), also a set of best practices. The frameworkis compatible with the Control Objectives for IT (C
 ) framework and supports the ISO/IEC20000 standard for IT service management.More details can be found in the book “Implementing Metrics for IT Service Management”(Smith, 2008). The book provides methods, concepts, examples, techniques, checklists andsoftware templates to accelerate adoption through a “how to” based approach.
What you will learn
By reading this article, the reader will gain an insight into:a basic overview on how to apply Information Technology Service Management (ITSM)metrics and where to find more informationbasic measurement framework conceptsthe measurement process of monitoring, analysis, tuning, process improvement,administration and reportingtypical measurement costs, benefits and common problemssteps for implementing and optimizing the measurement systemcommon reporting techniques
 Although this measurement framework can be applied to any process, service or technologymetric, the scope of this best practice document is in the context of process- and service-based measurements. Figure 1 provides an illustration of process- and service-basedmeasurements from the “Metrics for IT Service Management” book (Brooks, 2006) andincludes additional references to quality, efficiency and effectiveness measures.Table 1 provides an example of strategic, tactical and operational processes based on theITIL
version 2 (V2) set of best practices. Further information and specific metrics for eachof these processes can be found in the book “Metrics for IT Service Management” (Brooks,2006).The measurement framework can be implemented as a comprehensive measurementprogram for all processes and services, or selectively for individual process or services.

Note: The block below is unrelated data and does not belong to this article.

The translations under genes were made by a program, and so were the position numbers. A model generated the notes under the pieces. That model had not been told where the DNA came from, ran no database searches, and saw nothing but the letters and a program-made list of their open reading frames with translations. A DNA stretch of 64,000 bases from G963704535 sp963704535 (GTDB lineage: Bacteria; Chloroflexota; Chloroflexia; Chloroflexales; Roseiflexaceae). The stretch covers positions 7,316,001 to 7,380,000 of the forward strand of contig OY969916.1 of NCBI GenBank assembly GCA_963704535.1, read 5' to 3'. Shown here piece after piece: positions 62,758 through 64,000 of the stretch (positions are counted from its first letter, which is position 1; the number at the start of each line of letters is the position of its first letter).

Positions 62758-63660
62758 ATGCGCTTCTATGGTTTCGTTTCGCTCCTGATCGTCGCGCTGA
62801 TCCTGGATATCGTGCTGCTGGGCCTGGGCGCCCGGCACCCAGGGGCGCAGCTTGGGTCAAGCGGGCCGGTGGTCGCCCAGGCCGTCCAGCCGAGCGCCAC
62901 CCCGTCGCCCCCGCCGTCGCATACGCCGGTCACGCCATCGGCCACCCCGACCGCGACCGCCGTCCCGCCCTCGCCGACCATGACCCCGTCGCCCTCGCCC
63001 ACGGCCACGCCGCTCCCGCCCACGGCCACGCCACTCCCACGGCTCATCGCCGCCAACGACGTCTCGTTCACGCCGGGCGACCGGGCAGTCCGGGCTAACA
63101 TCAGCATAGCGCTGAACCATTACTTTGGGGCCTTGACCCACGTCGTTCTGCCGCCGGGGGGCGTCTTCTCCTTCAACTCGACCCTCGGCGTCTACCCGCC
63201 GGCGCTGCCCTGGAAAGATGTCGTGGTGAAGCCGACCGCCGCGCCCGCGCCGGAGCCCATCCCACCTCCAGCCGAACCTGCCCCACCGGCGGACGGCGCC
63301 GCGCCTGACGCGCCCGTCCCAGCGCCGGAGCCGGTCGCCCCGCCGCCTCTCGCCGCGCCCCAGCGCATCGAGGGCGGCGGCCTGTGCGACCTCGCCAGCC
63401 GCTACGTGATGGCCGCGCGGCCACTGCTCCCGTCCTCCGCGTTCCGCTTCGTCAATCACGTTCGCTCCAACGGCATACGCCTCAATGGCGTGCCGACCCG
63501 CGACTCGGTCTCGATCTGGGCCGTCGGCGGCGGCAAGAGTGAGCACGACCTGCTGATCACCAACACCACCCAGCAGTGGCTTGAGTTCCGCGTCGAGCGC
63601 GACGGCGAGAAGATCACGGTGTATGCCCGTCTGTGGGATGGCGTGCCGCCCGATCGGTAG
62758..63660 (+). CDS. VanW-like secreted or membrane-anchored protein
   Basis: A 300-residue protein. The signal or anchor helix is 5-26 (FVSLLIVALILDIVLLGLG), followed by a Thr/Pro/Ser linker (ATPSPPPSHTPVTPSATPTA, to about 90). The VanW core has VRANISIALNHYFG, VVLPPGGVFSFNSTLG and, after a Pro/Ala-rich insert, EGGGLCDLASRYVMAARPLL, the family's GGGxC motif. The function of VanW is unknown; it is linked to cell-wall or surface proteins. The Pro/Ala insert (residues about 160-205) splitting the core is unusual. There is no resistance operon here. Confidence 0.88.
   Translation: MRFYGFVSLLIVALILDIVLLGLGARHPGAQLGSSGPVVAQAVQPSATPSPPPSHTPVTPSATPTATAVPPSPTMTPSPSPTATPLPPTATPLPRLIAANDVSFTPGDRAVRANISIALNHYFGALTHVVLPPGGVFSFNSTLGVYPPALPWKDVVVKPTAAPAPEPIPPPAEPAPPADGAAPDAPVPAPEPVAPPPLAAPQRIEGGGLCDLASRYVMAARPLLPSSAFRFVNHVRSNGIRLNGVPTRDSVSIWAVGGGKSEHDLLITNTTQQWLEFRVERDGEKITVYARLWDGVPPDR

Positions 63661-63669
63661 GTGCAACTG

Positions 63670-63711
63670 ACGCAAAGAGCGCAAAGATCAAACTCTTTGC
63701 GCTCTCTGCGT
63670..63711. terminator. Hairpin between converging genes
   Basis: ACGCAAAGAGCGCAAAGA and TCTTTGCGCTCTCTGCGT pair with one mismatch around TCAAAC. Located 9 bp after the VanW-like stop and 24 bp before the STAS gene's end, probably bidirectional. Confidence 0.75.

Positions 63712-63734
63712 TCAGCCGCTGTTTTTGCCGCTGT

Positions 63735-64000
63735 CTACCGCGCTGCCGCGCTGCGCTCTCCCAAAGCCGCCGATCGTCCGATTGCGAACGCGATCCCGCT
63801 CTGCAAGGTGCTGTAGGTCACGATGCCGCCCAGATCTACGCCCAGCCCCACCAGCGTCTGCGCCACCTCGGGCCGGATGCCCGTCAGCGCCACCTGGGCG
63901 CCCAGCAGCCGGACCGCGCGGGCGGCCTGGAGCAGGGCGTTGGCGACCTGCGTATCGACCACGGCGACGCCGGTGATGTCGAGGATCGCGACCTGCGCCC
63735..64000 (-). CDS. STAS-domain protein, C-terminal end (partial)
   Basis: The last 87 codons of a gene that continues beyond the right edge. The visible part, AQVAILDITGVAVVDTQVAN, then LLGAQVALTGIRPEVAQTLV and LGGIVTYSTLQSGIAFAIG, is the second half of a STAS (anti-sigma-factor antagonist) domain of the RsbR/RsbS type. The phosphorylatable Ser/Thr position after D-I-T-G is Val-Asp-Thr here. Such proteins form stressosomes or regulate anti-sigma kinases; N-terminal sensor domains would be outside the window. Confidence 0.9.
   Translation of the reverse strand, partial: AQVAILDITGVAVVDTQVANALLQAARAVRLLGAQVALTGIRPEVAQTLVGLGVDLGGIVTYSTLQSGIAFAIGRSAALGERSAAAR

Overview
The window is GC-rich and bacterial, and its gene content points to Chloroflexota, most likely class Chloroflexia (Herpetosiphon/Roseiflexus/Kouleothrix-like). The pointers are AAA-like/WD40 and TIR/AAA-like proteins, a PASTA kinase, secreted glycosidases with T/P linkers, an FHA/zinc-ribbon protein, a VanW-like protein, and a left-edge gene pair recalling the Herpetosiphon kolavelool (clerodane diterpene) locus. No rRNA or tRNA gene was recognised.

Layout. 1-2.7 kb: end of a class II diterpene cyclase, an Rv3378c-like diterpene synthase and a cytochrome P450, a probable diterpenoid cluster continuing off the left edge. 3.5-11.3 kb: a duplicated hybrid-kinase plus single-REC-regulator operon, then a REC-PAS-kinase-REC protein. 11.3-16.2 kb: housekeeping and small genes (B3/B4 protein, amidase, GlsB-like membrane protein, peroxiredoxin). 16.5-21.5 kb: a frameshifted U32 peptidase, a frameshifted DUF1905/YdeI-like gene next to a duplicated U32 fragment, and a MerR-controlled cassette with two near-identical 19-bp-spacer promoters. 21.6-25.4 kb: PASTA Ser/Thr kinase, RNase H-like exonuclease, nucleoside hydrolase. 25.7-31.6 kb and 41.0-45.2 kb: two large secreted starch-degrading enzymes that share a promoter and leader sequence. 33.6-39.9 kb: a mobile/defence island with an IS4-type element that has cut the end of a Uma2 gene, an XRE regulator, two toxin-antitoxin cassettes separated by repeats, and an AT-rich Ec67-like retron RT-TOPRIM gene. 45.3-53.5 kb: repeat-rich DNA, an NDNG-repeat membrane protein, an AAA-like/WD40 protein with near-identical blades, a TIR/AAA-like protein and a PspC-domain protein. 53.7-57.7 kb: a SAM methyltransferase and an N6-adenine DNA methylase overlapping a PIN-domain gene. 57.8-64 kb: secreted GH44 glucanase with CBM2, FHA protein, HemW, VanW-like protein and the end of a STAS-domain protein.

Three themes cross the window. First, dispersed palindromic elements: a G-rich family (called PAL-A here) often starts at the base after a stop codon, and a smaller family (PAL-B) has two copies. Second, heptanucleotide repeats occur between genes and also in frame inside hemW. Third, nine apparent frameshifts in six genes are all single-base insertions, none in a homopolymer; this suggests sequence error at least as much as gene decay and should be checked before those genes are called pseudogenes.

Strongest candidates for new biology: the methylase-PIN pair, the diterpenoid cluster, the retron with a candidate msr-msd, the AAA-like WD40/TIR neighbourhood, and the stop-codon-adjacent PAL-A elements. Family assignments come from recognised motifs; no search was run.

Who should read this article
This article is intended for all levels of IT management. Specific interest by role includes:IT executive management
Copyright protected. Use is for Single Users only via a VHP Approved License. For information and printed versions please see www.vanharen.net
How to implement metrics for IT service management
process/service owners and managersmeasurement owner and managerIT team leadersquality managersservice level managers
What metrics are all about
Based on the book “Metrics for IT Service Management”, a “metric” is just another term for ameasure. Metrics define what is to be measured. For IT, this includes technology, processesand services. Metrics provide the feedback mechanism allowing management to steer,
Change requestsSatisfactionfeedbackProcess ownerExternalstakeholders
Service reportsKPISLA complianceService reportsKPISLA complianceProcessOrganizationsProcessstates
   P  r  o  c  e  s  s  m  e   t  r   i  c  s
   D  e   f  e  c   t  s   /   C  u  s .  s  a   t .   G  o  a   l  s   /  o   b   j  e  c   t   i  v  e  s
OutputCycle time/cost
SLA requirementsEnd-to-end-serviceNeeds
Figure 1 Process & service based measurements
Strategic Tactical Operational
Business perspectiveService level managementService desService improvement programProblem managementIncident managementRisk ManagementFinancial managementConfiguration managementDocument managementAvailability managementChange managementCompetence, awareness & trainingCapacity managementRelease managementProgram and project managementService continuity managementApplication developmentSecurity managementApplication supportOperations management
Table 1 Strategic, tactical and operational processes
Copyright protected. Use is for Single Users only via a VHP Approved License. For information and printed versions please see www.vanharen.net